Transition Approach: certain versus confident

I remember a great NPR piece from the summer of 2009.  I was driving in traffic, my typical  commute. Eight miles in 55 minutes.   The discussion’s topic was leadership.  The reason it caught me was that it described leadership in two simple yet separate buckets; certain or confident.  It hit me because I think that every leader I have ever worked under would think of herself or himself as confident when in fact they were more often certain.  I wonder if this simple dichotomy works in transition as well? 

From memory the NPR piece presented the two approaches as follows.  Certain leadership is embodied in a person who knows the answer to the question but sends you on a search to confirm her/his thinking.  When time pressed this person may not even allow for an investigation loop…she knows the outcome that she seeks.   A confident leader is one who is willing to let you learn and also allow for you to change her/his thinking based upon your findings.

Ever met anyone who falls into either camp?

If I’m honest I’ve been visited by both profiles during my transition.  Is it possible to have characteristics of both?  I remember coaching my former boss, the CEO of a major S&P 500 company, on exactly that point.  He would toggle between the two characteristics pretty regularly.

He asked for feedback not long after I heard this piece on NPR.  I used the confident/certain framework to structure my remarks.  I recall saying, “if you’re not saying the words, ‘what is your recommendation,’ during every meeting you host…consider the meeting a failure.”  In my comments the ‘recommendation’ was a trigger to help him remember to stay rooted in the confident side of the world.  This trick would allow him to draw out the thinking and ideas of those who presented to him.   I know it stuck.  I read an interview he did with the New York Times recently.  I smiled because he referenced the trigger phrase I had given him.

From my viewpoint the confident approach in transition allows us to pursue experiments that bring us closer to understanding our genuine interests.    Herminia Ibarra in Working Identity: Unconventional Strategies for Reinventing your Career defined a series of experiments as the focal point of transition.   In our Summer Book Review #9, Ibarra debunks the view that career change is realized after many introspective moments and a good plan.   She encourages readers to envision many possible future selves and to test each to see how they might fit.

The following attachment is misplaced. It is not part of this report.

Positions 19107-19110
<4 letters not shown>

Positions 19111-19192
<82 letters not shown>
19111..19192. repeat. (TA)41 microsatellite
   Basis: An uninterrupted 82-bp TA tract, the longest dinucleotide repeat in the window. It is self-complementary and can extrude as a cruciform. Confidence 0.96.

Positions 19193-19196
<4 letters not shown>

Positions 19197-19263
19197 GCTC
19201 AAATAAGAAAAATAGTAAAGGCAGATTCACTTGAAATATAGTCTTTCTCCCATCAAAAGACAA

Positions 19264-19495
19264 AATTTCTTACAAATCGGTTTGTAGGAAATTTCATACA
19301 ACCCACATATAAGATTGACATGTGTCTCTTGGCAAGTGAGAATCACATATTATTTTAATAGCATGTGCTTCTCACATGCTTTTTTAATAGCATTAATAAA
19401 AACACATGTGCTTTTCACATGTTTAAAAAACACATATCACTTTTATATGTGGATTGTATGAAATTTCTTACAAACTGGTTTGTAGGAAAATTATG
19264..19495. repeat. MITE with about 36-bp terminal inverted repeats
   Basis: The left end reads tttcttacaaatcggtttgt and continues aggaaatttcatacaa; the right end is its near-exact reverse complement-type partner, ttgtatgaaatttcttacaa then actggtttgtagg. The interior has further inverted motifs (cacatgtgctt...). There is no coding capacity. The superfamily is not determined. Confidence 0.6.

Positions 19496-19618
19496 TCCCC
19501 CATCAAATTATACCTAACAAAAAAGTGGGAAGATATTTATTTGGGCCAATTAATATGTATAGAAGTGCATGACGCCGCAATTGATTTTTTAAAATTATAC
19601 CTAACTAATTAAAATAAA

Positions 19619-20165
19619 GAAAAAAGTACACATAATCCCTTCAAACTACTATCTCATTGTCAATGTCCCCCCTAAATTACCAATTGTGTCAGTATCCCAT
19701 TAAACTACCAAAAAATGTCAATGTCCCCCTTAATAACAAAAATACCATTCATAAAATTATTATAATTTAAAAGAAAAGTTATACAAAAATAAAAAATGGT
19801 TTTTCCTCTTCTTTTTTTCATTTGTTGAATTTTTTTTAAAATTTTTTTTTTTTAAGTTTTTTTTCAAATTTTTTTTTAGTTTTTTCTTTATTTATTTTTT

The reason I like Ibarra so much is that the tests or experiments can be crafted in a little space between working full-time and running a family or something much more.   You get to define the timescale and parameters.

So what about the certain side?  If any of you are long time readers of Novofemina you may remember that I committed to working on a process for women’s transition at our outset in April 2011.  The first draft is almost finished.   In drafting the process I’ve come to understand a series of filters that greatly influence the outcome of transition.   My guess is that each of these filters bring us closer to certain leadership styles in transition, sometimes more than we’d like.    These filters are things like:

  • Our financial role.  Are you a primary bread-winner?  Do you have dual responsibility as a bread-winner?  Or are you one of the few with total financial freedom?
  • Our biological maturity.   Are you in your child-bearing years?  Rooted in child rearing? Foregoing parenthood altogether?  Or beyond menopause?

Here is a practical example of these filters and the simple leadership framework.  A dear friend is a single parent of two teenage boys.  She’d love to pursue all sorts of dreams but her recent transition had a very certain outcome in mind…she needed to provide for her sons.  My hats off to her.  She quickly tucked into a job that achieves that outcome.  She is finding ways to experiment. Her time scale is over the course of many many years.

Here is the honest truth.   My self-judgment side has been kept in check a bit by this objective framework.    One day I am in-flight on a new opportunity only to be reminded of a series of filters that keep me rooted in a certain outcome.   Thanks to this framework I remain confident — in more ways than one.

**Please note, I’ve looked through NPR’s archives for reference to the story quoted above.  As yet I’ve been unsuccessful. I will continue to search.

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